Journal of Ophthalmology & Clinical Research Category: Clinical Type: Case Report
An Exophthalmic Clinical Presentation of Cementomatous Fibrous Dysplasia in an Orbital Roof
- A’sha Brown1, Robert T Spector2, Myron Yanoff3*
- 1 Ophthalmology Residency Program, Drexel University College Of Medicine, Philadelphia, United States
- 2 Pediatric Ophthalmology, St. Christopher’s Hospital For Children, Drexel University College Of Medicine, Philadelphia, United States
- 3 Ophthalmology Department, School Of Medicine, University Of Pennsylvania, Drexel University College Of Medicine, Philadelphia, United States
*Corresponding Author:Myron Yanoff
Ophthalmology Department, School Of Medicine, University Of Pennsylvania, Drexel University College Of Medicine, Philadelphia, United States
Received Date: Apr 05, 2017 Accepted Date: May 12, 2017 Published Date: May 26, 2017
CLINICAL PRESENTATION AND DIAGNOSTIC IMAGING
Based on the operative report, the tumor was visible after removal of the orbital rim . The tumor was internally debulked confirming its intraosseous origin comprised of bone and soft tissue and sent for frozen and permanent sections . Debulking continued circumferentially until mass effect was released from the frontal lobe and orbit . The frontal sinus was exonerated by removing mucosa . The remaining orbital rim was thoroughly scraped with a curette to remove any additional tumor contents  (Figure 3).
Multiple attempts were made to call the patient with no response. Patient was lost to follow up after his visit in January 2016.
FD is a representation of elements of immature mesenchymal cells (osteoblasts) originating from mutated pluripotent embryonic cells failing to undergo differentiation and maturation [6,12]. Maurie et al., compared osteoblastic activity associated with increased Gsα mutation expression in 2 McCune-Albright Syndrome patients to a patient with a single monostotic FD lesion . Maurie et al., data showed that 30% higher intracellular cAMP, increased proliferation of osteoblastic cells, and lower osteocalcin production were all associated with the Gsα mutation in both monostotic and MAS dysplastic FD cells determining severity of the lesion . Upon gross examination, the lesion may appear gray or bluish gray, and have hemorrhagic or cystic regions composed of yellow serous fluid . Histologically, fibrous dysplasia typically encompasses an osseous component of immature woven bone composed of thin, irregularly shaped trabeculae termed as “alphabet soup” with absent osteoblastic rimming, while the fibrous component surrounds the osseous component with combination of collagen, myxoid, hemorrhagic and cystic components [6,8]. As was exemplified in our patient, there can be a cementifying variant, in which the mineralization is densely composed of concentric, laminated “cementoid” bodies providing the diagnosis of fibrous cementoma or cementomatous variant of fibrous dysplasia .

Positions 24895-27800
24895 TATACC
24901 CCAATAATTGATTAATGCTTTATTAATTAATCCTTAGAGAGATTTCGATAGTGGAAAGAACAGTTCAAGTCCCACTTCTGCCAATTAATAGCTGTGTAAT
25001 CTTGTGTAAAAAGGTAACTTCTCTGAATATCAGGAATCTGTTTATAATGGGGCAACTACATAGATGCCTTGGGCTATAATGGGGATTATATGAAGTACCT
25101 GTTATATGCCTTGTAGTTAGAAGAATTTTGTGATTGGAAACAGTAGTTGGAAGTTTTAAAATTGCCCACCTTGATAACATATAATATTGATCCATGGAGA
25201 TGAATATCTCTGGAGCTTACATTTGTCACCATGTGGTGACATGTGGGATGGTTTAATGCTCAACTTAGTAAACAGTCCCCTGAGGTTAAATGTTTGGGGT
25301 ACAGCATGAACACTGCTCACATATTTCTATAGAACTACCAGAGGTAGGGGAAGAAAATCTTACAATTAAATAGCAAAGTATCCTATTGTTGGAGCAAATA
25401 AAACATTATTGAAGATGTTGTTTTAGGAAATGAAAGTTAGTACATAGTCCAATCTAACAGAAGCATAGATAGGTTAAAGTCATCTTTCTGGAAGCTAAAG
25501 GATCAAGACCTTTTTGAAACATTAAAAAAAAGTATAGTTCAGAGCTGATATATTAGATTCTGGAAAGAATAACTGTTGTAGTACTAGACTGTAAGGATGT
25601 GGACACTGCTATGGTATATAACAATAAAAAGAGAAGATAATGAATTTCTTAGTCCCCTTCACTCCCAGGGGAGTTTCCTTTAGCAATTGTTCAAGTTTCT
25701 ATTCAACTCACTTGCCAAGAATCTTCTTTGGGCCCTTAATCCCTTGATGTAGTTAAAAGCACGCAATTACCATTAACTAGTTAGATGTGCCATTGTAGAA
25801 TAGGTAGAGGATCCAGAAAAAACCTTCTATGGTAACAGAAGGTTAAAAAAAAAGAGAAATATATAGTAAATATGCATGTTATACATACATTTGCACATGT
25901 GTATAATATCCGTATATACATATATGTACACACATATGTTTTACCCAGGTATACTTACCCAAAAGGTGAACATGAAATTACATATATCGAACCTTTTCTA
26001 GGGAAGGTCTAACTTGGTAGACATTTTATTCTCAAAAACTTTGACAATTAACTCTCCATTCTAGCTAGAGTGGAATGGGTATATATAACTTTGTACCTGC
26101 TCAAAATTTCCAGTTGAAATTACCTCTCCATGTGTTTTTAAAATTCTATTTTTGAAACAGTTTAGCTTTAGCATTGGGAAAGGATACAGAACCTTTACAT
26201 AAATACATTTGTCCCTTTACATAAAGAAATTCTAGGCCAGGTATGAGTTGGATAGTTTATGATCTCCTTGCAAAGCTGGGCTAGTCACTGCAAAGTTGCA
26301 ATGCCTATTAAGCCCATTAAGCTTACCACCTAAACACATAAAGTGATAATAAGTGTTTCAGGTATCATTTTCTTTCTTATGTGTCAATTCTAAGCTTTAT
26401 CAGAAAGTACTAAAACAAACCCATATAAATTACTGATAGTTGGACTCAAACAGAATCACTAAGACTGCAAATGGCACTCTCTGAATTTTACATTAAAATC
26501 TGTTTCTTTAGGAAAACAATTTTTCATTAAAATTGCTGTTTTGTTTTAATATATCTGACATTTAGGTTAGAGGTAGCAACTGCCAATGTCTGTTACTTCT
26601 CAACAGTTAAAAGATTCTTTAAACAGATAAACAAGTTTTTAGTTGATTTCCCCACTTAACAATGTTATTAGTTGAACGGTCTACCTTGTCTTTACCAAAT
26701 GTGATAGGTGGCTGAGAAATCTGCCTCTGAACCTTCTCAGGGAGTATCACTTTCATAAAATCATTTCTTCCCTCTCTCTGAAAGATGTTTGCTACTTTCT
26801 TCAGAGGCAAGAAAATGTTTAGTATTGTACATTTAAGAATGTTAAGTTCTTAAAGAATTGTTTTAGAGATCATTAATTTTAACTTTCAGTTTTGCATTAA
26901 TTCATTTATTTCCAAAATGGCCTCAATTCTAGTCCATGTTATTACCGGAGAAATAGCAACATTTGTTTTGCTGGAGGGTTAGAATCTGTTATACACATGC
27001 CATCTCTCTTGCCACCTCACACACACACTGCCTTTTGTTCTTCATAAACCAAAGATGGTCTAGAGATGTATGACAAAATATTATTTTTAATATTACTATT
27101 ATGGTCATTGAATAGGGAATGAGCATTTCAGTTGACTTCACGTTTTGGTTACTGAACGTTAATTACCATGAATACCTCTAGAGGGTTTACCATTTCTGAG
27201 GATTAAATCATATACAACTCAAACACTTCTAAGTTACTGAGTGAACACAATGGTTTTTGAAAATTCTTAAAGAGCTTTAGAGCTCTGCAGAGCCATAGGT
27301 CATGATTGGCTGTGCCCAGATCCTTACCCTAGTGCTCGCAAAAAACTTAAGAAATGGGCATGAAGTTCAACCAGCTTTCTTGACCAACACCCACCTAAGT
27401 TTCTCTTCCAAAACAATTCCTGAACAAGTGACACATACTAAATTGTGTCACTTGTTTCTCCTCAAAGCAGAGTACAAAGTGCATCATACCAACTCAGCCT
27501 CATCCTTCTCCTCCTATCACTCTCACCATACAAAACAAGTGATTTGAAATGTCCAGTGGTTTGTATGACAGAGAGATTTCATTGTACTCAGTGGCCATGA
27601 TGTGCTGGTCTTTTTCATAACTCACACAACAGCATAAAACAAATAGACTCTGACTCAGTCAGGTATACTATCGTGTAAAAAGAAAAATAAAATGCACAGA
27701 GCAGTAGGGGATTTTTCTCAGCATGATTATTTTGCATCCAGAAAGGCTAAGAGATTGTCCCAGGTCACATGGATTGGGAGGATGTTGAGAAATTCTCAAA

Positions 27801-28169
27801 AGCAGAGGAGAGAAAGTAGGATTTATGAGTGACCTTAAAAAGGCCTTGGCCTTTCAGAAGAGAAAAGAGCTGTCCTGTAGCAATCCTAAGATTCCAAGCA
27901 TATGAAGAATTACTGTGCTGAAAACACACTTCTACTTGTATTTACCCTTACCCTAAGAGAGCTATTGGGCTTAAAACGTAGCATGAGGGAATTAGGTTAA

Radiographically, lesions can appear sclerotic in 35% of cases, mixed type in 40% of cases, and least commonly lytic . Computed Tomography (CT) is determined to be the most useful in evaluating craniofacial lesions . CT is the best imaging modality for idenitification of FD due to its bony origin, however Magnetic Resonance Imaging (MRI) is ideal for evaluation of orbital involvement . FD exhibits a “ground glass” appearance due to the woven bone and fibrous component with areas of sclerosis, centered primarily in the medullary canal with cortical expansion [6-8]. Occasionally, there can be areas of cartilaginous differentiation with ring or punctate calcifications, and if prominent, the diagnosis should be fibrocartilaginous dysplasia .
Fibrous dysplasia management includes observation if symptoms are minimal to assess for tumor growth, conservative debulking, or radical bony excision and reconstruction . Goisis et al., states that non-surgical approaches results in poor outcomes and surgical treatment is determined by substantial functional decline . Ricalde et al., emphasizes that observation is dependent upon location of the lesion(s), age of the patient, serial clinical examinations and patient’s opinion about surgery . Conservative debulking involves bone contouring with partial resection of localized areas of dysplasia, while radical excision would be supported in a situation of increased risk of malignant transformation, and optic nerve decompression reserved for lesions impinging the optic nerve [3,7]. Giosis et al., supports complete resection although it can be more debilitating regarding quality of life . According to Chen and Noordhoff’s Table of treatment protocol based on dysplasia location, facial area of Zone 1 involving the orbit necessitates radical excision and reconstruction with autogenous bone graft . Moore et al., reviewed sixteen children with orbitocranial fibrous dysplasia that underwent excision of the bony lesion, fifteen of which had craniofacial reconstruction . Orbital wall reconstruction requires precise modeling and alloplastic materials or autologous bone grafts, while orbital roof reconstruction requires separation of orbital contents from the frontal lobe . The focus of reconstruction is to restore contour symmetry, orbital volume, nasolacrimal integrity, and an intact cranial base and barrier .